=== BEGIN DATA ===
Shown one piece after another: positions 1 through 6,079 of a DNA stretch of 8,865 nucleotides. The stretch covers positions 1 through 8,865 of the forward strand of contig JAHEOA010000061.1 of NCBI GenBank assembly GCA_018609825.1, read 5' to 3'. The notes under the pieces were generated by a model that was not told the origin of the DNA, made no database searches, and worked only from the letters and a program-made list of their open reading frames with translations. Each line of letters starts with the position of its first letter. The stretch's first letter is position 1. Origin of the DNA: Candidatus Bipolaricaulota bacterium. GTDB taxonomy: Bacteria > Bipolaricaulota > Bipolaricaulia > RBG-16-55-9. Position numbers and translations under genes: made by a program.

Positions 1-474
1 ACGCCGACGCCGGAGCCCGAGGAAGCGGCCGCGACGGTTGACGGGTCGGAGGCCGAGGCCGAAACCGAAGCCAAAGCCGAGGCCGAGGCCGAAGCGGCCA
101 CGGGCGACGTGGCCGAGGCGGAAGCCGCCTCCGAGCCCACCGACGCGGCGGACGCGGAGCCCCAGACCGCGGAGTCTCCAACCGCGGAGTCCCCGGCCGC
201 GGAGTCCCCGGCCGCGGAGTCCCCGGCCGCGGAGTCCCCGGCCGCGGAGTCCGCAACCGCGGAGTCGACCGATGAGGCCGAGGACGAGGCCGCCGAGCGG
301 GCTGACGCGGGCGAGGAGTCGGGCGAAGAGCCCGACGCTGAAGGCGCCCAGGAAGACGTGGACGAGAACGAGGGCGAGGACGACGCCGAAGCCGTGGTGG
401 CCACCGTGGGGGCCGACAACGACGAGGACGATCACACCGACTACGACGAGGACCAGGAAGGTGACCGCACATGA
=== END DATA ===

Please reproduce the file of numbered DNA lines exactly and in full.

Shown one piece after another: positions 1 through 6,079 of a DNA stretch of 8,865 nucleotides. The stretch covers positions 1 through 8,865 of the forward strand of contig JAHEOA010000061.1 of NCBI GenBank assembly GCA_018609825.1, read 5' to 3'. The notes under the pieces were generated by a model that was not told the origin of the DNA, made no database searches, and worked only from the letters and a program-made list of their open reading frames with translations. Each line of letters starts with the position of its first letter. The stretch's first letter is position 1. Origin of the DNA: Candidatus Bipolaricaulota bacterium. GTDB taxonomy: Bacteria > Bipolaricaulota > Bipolaricaulia > RBG-16-55-9. Position numbers and translations under genes: made by a program.

Positions 1-474
1 ACGCCGACGCCGGAGCCCGAGGAAGCGGCCGCGACGGTTGACGGGTCGGAGGCCGAGGCCGAAACCGAAGCCAAAGCCGAGGCCGAGGCCGAAGCGGCCA
101 CGGGCGACGTGGCCGAGGCGGAAGCCGCCTCCGAGCCCACCGACGCGGCGGACGCGGAGCCCCAGACCGCGGAGTCTCCAACCGCGGAGTCCCCGGCCGC
201 GGAGTCCCCGGCCGCGGAGTCCCCGGCCGCGGAGTCCCCGGCCGCGGAGTCCGCAACCGCGGAGTCGACCGATGAGGCCGAGGACGAGGCCGCCGAGCGG
301 GCTGACGCGGGCGAGGAGTCGGGCGAAGAGCCCGACGCTGAAGGCGCCCAGGAAGACGTGGACGAGAACGAGGGCGAGGACGACGCCGAAGCCGTGGTGG
401 CCACCGTGGGGGCCGACAACGACGAGGACGATCACACCGACTACGACGAGGACCAGGAAGGTGACCGCACATGA